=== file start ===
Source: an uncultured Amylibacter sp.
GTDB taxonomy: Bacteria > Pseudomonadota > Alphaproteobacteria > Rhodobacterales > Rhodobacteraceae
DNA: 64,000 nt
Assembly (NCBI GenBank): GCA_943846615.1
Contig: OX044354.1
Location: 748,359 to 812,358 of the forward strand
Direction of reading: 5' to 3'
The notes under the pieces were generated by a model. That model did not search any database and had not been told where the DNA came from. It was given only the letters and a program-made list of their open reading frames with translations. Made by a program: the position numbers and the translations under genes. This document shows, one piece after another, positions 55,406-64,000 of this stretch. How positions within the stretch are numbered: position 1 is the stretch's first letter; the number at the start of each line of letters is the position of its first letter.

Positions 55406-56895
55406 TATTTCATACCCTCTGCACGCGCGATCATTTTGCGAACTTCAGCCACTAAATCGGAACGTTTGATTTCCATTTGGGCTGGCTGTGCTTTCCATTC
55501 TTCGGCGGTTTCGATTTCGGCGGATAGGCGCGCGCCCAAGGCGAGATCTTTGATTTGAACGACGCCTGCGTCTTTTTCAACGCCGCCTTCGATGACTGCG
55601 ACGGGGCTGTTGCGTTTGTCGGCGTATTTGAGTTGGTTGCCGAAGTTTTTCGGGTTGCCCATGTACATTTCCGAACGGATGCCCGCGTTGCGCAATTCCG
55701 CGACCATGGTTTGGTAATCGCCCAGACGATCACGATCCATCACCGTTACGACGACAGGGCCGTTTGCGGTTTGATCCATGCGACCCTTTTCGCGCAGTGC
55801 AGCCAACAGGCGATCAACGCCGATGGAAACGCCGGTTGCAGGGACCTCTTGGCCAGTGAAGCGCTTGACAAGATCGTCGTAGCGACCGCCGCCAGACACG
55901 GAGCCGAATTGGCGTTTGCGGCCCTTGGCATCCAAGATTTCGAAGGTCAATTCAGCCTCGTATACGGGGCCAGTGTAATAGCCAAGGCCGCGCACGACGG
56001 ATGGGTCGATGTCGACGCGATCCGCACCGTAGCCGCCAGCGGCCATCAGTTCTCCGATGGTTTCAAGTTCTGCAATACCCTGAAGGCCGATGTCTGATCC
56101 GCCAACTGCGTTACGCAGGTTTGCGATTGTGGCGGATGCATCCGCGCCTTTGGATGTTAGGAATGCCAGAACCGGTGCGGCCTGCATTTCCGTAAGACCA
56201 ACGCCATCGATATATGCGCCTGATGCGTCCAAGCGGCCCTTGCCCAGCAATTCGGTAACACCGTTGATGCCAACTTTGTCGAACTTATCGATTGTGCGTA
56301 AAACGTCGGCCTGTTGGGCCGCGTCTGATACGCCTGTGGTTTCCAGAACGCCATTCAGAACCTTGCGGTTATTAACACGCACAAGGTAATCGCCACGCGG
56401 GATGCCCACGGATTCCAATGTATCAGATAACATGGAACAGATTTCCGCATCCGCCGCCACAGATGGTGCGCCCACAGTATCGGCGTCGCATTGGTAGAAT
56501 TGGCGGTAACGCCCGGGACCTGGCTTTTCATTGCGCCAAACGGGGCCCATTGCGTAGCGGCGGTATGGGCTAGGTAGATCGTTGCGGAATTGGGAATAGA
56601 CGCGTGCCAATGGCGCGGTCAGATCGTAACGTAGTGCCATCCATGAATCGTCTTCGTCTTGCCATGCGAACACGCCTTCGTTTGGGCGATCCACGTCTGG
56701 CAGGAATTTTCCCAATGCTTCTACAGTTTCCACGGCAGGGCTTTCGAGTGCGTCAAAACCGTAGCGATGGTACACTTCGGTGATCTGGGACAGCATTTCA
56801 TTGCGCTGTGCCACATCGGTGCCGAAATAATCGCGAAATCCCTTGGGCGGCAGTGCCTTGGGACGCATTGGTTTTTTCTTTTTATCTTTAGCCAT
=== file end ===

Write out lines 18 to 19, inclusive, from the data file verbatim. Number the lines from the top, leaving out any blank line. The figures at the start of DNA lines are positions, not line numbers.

56201 ACGCCATCGATATATGCGCCTGATGCGTCCAAGCGGCCCTTGCCCAGCAATTCGGTAACACCGTTGATGCCAACTTTGTCGAACTTATCGATTGTGCGTA
56301 AAACGTCGGCCTGTTGGGCCGCGTCTGATACGCCTGTGGTTTCCAGAACGCCATTCAGAACCTTGCGGTTATTAACACGCACAAGGTAATCGCCACGCGG